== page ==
The Telegraph
Since 1st March, 1999
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The Imam and the Indian By Amitav Ghosh, Permanent Black and Ravi Dayal, Rs 495

The 18 essays in The Imam and the Indian were written over a 16-year time span — from 1986 to 2002. Which partly explains the eclecticism of this collection. A translation of Tagore’s “Kshudhita Pashan”, two essays on the social anthropology of an Egyptian village, an elegy to the Kashmiri poet, Agha Shahid Ali, a travel piece on the Four Corners, some incidental pieces like “A Tibetan Dinner” and “The Ghosts of Mrs Gandhi” — the diversity of genres, subjects, dictions would seem much too heterogenous for compilation in a single volume. But for Amitav Ghosh, “connections are of greater importance than disjunctions” in the imaginative sphere.

One of these “connections”, very obviously, is the fact that the pieces were written in the gaps between the novels and hence trace the evolution of the author’s interest and ideas that later were transmuted into fiction. Those familiar with Ghosh’s fictional career will run into many familiar themes, motifs and characters here.

But more notable is Ghosh’s fixation with “encounters” between cultures and the modes of thought they embody. It could result, at times, in scepticism — the Imam’s suspicion of the doctor al-Hindi, who comes from the land where cows are worshipped and the dead are burnt. Or, it could give rise to conflict like the one between the Navajos and the early settlers in North America. In most cases, the humans caught up in the clash of cultures are unaware of its historical import. Look at Babur’s near dislike for the kingdom that he won in the battle of Panipat and which was to earn him a place in history.

In the modern world, however, such encounters are almost always violent and throw up a detritus in the form of an uprooted populace. Like the Tibetan monk Ghosh encounters at a New York charity dinner for the Tibetan cause. Some, like Nabeel, are lost to friends and relations forever. Others, like the Sylheti UN peace-keeper entrusted with clearing the Khmer Rouge’s mines in Cambodia, learn to cope as best as they can and soon become inured to the brutality around them. And most touchingly, Agha Shahid Ali, a resident of “the country without a post-office” — Kashmir — who must die of cancer in Northampton, denied the right to go back to his homeland in his last days.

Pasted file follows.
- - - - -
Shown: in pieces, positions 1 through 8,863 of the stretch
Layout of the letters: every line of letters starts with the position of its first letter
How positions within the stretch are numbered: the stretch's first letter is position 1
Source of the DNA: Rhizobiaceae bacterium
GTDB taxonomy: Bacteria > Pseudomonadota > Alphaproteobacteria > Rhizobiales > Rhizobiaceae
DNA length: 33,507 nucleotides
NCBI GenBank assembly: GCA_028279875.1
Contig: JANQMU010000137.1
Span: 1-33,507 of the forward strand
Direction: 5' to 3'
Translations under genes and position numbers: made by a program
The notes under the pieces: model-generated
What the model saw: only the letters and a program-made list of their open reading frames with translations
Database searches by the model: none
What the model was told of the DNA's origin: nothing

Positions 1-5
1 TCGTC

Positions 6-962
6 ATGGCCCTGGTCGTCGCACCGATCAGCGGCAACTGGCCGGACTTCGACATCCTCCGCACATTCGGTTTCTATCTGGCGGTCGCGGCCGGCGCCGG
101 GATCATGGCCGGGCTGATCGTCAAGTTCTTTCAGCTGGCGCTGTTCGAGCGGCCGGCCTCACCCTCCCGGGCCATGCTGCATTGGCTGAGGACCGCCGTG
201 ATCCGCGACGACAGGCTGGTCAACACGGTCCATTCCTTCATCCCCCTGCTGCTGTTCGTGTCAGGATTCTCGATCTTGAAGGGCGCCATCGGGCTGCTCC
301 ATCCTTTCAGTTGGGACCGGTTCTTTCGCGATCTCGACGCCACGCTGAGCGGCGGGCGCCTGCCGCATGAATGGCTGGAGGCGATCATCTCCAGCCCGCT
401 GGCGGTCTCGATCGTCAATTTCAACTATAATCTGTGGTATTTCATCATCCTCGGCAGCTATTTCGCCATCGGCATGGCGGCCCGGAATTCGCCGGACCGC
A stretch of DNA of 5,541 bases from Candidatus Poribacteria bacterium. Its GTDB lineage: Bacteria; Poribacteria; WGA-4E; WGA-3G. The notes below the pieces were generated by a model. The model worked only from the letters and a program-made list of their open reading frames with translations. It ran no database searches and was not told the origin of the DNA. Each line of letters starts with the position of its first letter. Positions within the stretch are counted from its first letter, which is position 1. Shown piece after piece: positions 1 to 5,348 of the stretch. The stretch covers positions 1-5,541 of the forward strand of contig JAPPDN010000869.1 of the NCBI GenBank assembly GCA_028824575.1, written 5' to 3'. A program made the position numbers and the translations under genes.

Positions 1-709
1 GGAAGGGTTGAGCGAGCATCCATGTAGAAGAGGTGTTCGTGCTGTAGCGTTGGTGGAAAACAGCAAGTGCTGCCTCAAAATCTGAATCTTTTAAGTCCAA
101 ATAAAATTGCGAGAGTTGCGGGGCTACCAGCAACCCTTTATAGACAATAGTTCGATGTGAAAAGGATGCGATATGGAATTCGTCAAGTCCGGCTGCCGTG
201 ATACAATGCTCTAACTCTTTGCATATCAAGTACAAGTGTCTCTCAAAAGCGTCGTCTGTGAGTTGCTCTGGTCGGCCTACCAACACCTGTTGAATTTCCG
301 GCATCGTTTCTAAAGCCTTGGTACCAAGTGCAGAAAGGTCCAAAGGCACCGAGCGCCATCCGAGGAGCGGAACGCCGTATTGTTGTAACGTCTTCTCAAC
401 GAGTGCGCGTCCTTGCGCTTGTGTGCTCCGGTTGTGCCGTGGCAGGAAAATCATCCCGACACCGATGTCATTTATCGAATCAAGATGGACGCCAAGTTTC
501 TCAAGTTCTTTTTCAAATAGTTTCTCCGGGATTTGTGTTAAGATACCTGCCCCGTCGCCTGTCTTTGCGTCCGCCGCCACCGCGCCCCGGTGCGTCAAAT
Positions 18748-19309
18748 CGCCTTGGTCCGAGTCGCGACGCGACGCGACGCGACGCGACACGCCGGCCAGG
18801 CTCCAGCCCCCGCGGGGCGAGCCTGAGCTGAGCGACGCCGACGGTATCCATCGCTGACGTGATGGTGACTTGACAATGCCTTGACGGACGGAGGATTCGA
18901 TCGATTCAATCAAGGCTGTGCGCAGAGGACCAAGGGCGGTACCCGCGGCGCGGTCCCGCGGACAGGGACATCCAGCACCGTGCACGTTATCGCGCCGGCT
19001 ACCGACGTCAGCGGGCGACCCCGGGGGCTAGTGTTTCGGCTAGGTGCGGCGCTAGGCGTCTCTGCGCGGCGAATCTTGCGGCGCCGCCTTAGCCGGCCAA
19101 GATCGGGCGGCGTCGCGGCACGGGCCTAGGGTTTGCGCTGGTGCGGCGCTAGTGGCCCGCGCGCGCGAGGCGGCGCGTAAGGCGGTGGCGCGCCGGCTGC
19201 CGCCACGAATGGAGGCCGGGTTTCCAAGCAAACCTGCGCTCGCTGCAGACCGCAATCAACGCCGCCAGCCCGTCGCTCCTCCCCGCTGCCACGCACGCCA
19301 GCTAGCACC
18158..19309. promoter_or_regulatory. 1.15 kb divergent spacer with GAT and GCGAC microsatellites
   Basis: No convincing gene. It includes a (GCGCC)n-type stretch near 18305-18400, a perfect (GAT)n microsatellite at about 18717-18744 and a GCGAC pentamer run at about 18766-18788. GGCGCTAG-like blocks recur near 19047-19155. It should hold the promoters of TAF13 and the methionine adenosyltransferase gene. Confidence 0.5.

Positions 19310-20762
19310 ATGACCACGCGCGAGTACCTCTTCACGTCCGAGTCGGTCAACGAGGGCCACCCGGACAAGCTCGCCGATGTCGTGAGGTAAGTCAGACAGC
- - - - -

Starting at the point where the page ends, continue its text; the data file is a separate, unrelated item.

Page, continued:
What comes in the way of peaceful coexistence between two peoples' And what happens to the people caught in the midst of war or civil violence' Are their any alternative patterns of relations between different cultures — one that does not lead to strife'

In the present global scenario, the artist cannot but state which side of the political fence he is on. Thus art itself is a political stratagem. As Ghosh writes in The Shadow Lines, “Every word I write…is the product of a struggle with silence.” And memories of violence, experienced or heard of, a weapon of defiance that helps to destroy the “thickening crust of awareness that is both a sign and a reminder of our unwitting complicity in the evolution of violence”. Which is why all fundamentalist regimes consider the destruction of literature and art — a way of ordering memory and human values — an article of faith. As every Kashmiri would say with Shahid: “Your history gets in the way of my memory/ I am everything you lost. Your perfect enemy.”

Almost all of Ghosh’s novels revolve around violence and its human cost. His first novel, The Circle of Reason, was written while the anti-Sikh riots were raging in Delhi. “The violence had the effect of bringing to the surface of my memory events from my own childhood,” writes Ghosh in “The Greatest Sorrow”. The same process of recovering memory resulted in The Shadow Lines, Dancing In Cambodia, The Glass Palace

But it would be unfair to give the impression that these essays work primarily as companions to Ghosh’s fiction. They stand perfectly well by themselves, as lucidly argued and engaging as the novels.

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